To determine the amount of available residential energy efficiency, the Council closely examines the number of homes in the region, by home type, size of the dwelling, current heating and cooling technology, lighting and appliance saturation, and fuel types used.

There are about 6.2 million homes in the region, 70 percent of which are single-family dwellings (one to four units), 22 percent are in multifamily buildings (5 units or more), and the remainder are manufactured homes. Manufactured homes are dwellings regulated by the US Department of Housing and Urban Development (HUD) construction and safety standards (USC Title 42, Chapter 70).[1] Within the multifamily sector, the analysis is divided into low-rise buildings (one to 3 stories) and medium/high-rise buildings (4 stories and above). For medium and high-rise buildings, the residential assessment only includes in-unit potential (i.e. this assessment excludes improvements in building shell, common-area lighting, building-area HVAC or water heating systems, or other common areas potential).

The 2021 Power Plan estimates a total achievable technical potential of 2,441 average megawatts across the residential sector, about 1,467 average megawatts of which is less than $100 per megawatt-hour.[2] The total potential represents about 27 percent of the projected 2041 residential sector load. In addition to providing energy savings, efficiency measures also provide peak savings. The residential potential translates to around 5,100 megawatts of winter peak impact and 5,000 megawatts of summer peak impact. [3]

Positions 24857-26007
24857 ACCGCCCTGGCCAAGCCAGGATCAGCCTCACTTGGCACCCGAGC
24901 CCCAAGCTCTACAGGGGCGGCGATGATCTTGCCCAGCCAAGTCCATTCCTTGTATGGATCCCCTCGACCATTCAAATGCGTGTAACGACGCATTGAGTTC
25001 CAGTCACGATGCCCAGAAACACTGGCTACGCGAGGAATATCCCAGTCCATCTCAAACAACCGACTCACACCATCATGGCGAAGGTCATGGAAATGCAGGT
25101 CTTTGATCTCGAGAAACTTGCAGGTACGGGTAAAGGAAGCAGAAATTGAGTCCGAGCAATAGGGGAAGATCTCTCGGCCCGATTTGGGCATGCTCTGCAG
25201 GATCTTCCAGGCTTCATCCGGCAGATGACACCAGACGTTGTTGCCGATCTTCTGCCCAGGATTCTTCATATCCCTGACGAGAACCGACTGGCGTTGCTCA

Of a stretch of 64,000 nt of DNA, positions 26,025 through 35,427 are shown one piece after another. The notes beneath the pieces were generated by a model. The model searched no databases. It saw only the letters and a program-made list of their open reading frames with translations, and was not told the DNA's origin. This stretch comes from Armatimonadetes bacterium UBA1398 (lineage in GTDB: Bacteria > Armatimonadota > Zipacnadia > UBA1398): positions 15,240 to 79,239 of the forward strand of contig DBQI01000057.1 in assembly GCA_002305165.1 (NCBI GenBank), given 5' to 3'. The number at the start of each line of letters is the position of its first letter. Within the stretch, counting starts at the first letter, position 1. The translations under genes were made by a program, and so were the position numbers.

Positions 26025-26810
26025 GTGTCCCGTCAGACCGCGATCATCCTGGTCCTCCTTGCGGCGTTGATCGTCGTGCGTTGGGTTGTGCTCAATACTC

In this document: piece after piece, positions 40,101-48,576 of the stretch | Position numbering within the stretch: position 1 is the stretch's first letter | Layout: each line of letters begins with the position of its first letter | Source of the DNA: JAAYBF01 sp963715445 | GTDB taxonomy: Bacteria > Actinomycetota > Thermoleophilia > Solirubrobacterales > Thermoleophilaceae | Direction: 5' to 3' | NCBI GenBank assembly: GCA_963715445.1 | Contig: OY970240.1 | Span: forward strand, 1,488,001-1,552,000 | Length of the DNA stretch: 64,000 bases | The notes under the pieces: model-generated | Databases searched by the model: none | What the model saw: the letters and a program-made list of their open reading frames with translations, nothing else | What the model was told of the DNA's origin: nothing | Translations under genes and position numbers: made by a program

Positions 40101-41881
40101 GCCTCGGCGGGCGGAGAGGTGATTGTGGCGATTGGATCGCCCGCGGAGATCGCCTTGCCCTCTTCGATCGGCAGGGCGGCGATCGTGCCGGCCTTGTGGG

Nearly half of the residential sector achievable technical potential is from HVAC (shell improvements and efficient equipment); however, about 40 percent of this potential is at a cost of more than $200 per megawatt-hour. Water heating (heat pump water heaters, water-savings devices, wastewater heat recovery, efficient dishwashers, clothes washers, circulator pumps) is the next largest end use and comprises 31 percent of the total potential. Appliances (efficient refrigerators, dryers, air cleaners, ovens, microwaves, well pumps at 16 percent), electronics (efficient computers, monitors, TVs, advanced power strips, at 5 percent), lighting (LED bulbs and integral fixtures at 4 percent), and whole building measures (electric vehicle supply equipment and behavior-based efficiency at 1 percent) round out the remainder. At less than $100 per megawatt-hour, water heating becomes the majority (40 percent of the total), followed by appliances (25 percent) and HVAC (22 percent). The residential supply curve by end use is provided in figure below.

Residential Energy Efficiency Supply Curve

[1] Modular homes, which are regulated by state codes, are considered single family dwellings.

[2] $100/MWh is simply used as an illustrative cut-off and is not intended to imply cost effectiveness.

[3] As estimated by impact during 6pm on a winter or summer weekday.